I have installed and activated the Wordpress JSON API (http://wordpress.org/plugins/json-api) in my self hosted WP site. Now my site content is open to the world via this API in JSON format.

But, I want to restrict the access of this JSON API only to the requests that are coming from specific domain. Even though someone got to know that my site has JSON API enabled and the URL endpoint, they should see 'Access Denied' except the requests comes from a specific allowd domain.

How to implement this restriction in WP?

Thanks in advance.

  • Not to worry. There are ways to verify the person asking for data from the server is authorized, generally with a piece of code within the header. Hang On, I'm checking the code. I love this line in there // oh please oh please oh please oh please oh please I'm going thru the code, and I don't see a lot of security checking except for the use of the wordpress nonce system. As written now, that code only requires nonce's for creating a new post and submitting it via API call. It would be easy to require that for data requests. – zipzit Jun 20 '14 at 9:05
  • Another related question. I'm assuming you have a public website with posts, pages & other content. The only content available via API call is generally the same content visible on your website. With those assumptions it would seem odd to restrict content via an API call that would be available via a simple look at your website. – zipzit Jun 20 '14 at 9:08
  • Yes, my site content is public, but if I let the JSON also open, any developer who knows the base JSON API URL can use it to create a client (Android / iOS app) which I want to avoid. Yes, creating nonce in one way is good, but that is also available for the devs to create one from the JSON API interface. – user1655746 Jun 20 '14 at 9:20
  • Yup, and a smart developer can scrape the data from your public web site anyway. Sorry, but nonce is the tool provided in that package shown above. A nonce is a "number used once" to protect URLs and forms from being misused. (Exactly what you are asking for...so.. what's the issue?) Look at http://codex.wordpress.org/WordPress_Nonces Remember the nonce will have to be generated at your site, sent to a user and they include it in their API request to validate their authority. A nonce is only good for two verification checks, and if unused expires in 24 hours. Its the right tool for you. – zipzit Jun 20 '14 at 9:55
  • Yup, thats exactly I was looking for. Thanks for explaining nonce usage (am a newbie) ;) – user1655746 Jun 20 '14 at 10:10

More reliable will be allowing specific IP instead of domain using REMOTE_ADDR header. You can use HTTP_REFERRER header but it is not reliable.

You can do it via using rest_authentication_errors filter.

add_filter( 'rest_authentication_errors', 'wpse150207_filter_incoming_connections' );

function wpse150207_filter_incoming_connections( $errors ){

    $allowed_ips = array( '' );
    $request_server = $_SERVER['REMOTE_ADDR'];

    if( ! in_array( $request_server, $allowed_ips ) )
        return new WP_Error( 'forbidden_access', 'Access denied', array( 'status' => 403 ) );

    return $errors; 


The rest api will generate 403 error on ips other that given ip array.

Note: The solution works for WP v4.4.2 + Rest API v2.0-beta12.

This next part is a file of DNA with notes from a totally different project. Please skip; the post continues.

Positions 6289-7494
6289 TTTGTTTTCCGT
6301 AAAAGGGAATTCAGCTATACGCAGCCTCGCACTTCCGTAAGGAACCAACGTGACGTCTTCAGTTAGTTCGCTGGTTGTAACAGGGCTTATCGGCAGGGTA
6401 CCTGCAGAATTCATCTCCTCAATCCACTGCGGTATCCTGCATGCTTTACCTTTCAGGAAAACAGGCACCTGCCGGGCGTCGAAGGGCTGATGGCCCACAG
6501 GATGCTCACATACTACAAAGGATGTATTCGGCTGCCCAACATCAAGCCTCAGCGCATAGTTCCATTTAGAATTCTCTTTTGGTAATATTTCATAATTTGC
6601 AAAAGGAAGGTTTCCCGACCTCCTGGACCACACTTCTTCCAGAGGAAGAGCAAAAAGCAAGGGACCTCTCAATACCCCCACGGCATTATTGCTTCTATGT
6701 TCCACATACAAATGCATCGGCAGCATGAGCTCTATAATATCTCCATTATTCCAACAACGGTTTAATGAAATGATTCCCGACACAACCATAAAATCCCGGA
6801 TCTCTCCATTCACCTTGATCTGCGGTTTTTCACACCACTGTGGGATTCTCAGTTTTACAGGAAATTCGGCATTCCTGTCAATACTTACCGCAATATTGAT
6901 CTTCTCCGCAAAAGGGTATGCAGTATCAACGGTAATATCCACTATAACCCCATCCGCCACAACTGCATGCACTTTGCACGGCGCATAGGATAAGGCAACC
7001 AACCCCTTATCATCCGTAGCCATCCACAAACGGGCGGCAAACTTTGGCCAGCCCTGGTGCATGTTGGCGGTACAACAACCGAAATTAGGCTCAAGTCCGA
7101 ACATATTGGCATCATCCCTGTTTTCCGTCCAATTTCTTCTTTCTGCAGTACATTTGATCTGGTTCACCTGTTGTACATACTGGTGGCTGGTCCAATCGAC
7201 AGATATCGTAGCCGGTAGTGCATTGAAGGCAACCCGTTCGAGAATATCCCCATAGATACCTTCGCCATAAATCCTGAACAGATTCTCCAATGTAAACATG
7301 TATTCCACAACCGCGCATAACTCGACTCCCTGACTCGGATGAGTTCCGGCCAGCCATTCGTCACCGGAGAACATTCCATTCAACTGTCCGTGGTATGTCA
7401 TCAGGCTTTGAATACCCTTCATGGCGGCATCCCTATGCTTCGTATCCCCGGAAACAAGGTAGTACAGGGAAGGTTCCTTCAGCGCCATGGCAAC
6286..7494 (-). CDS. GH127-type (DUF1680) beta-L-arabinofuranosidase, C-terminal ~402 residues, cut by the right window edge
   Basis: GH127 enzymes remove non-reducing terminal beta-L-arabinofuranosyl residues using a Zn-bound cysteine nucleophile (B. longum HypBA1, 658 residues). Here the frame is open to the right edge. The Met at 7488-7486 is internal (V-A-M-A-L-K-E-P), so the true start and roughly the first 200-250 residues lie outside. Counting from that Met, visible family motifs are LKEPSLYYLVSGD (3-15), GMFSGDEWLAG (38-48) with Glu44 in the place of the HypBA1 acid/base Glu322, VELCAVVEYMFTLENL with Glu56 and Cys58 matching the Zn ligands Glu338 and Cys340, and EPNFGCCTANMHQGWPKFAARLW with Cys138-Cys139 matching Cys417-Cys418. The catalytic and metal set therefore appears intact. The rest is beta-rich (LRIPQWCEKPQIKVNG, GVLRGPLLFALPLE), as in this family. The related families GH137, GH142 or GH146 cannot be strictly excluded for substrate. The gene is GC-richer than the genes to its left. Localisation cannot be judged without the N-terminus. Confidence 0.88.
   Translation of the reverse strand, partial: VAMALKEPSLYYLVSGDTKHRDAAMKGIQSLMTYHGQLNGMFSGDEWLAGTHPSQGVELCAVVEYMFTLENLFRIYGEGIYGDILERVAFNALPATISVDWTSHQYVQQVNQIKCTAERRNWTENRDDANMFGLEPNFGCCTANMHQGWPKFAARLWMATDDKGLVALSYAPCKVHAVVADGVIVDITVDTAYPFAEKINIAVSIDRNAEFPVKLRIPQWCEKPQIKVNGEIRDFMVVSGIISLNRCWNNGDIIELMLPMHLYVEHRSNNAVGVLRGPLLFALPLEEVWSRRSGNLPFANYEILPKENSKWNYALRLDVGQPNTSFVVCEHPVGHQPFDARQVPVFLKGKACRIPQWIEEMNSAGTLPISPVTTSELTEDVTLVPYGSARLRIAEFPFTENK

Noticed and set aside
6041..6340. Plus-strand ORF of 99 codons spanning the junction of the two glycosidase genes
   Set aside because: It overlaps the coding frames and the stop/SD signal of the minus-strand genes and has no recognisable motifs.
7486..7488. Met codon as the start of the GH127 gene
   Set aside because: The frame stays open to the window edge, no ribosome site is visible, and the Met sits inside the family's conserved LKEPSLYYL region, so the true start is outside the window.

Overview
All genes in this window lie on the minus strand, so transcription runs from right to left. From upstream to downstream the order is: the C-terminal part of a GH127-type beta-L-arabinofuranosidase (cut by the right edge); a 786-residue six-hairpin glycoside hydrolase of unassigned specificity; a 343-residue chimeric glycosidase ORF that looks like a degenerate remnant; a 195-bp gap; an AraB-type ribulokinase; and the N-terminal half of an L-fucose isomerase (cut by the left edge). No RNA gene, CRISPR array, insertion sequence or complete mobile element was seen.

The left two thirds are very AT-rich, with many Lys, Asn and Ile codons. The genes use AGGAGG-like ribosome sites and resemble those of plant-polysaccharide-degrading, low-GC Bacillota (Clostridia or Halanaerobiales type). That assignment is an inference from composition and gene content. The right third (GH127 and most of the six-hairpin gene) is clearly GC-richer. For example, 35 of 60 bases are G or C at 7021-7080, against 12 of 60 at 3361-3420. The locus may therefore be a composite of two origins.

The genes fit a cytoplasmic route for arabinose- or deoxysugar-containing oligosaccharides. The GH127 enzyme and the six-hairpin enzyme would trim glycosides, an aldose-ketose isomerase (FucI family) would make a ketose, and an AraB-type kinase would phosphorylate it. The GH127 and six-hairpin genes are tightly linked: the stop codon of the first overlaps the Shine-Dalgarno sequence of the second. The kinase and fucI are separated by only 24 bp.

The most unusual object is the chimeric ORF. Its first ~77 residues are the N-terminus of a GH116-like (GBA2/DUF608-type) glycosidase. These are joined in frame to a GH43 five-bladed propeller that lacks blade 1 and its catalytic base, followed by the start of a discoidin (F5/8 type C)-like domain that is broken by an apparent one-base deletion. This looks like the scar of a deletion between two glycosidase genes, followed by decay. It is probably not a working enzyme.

• 1
    The OP probably wanted to make sure that only people that use his site will be able to send API requests. As the request will be generated in the browser you can not really check for source IP addresses. – Mark Kaplun Feb 11 '16 at 13:26

The software provided has tools to utilize the WordPress Nonce system. As now written, the nonce is only used there to validate the submissions of posts via an API call. The good news is that the code is well organized and it would be pretty easy to customize the code to require a nonce submission (or other security token system) for all API requests.

Note: A nonce is a "number used once" to protect URLs and forms from being misused. Ref: http://codex.wordpress.org/WordPress_Nonces Nonces are generated on the hosting site, then sent to a user, so they can include it in their API request to validate their authority. A nonce is only good for two verification checks, and if unused expires in 24 hours. There is a concern that anyone could 'ask' for a nonce, and perhaps you would have to revert to a password/id system.

== Method: get_nonce ==
Returns a WordPress nonce value, required to call some data manipulation methods.
= Required arguments =
* `controller` - the JSON API controller for the method you will use the nonce for
* `method` - the method you wish to call (currently `create_post` is the only method that requires a nonce)
= Response =
      "status": "ok",
      "controller": "posts",
      "method": "create_post",
      "nonce": "cefe01efd4"

== Method: create_post ==
Creates a new post.
= Required argument =
* `nonce` - available from the `get_nonce` method (call with vars `controller=posts` and `method=create_post`)
= Optional arguments =
* `status` - sets the post status ("draft" or "publish"), default is "draft"
* `title` - the post title
* `content` - the post content (etc...)

In order for a client application to obtain data via the API (e.g. get the 'About' Page) I would expect re-written code to function in this manner:

require_once 'HTTP/Client.php';
$http = new HTTP_Client();
$response = $http->currentResponse();
$response = json_decode($response['body']);

echo "Response status: $response->status\n";
echo "Page title: {$response->page->title}\n";
Response status: ok
Page title: About Us -- This is an awesome website.

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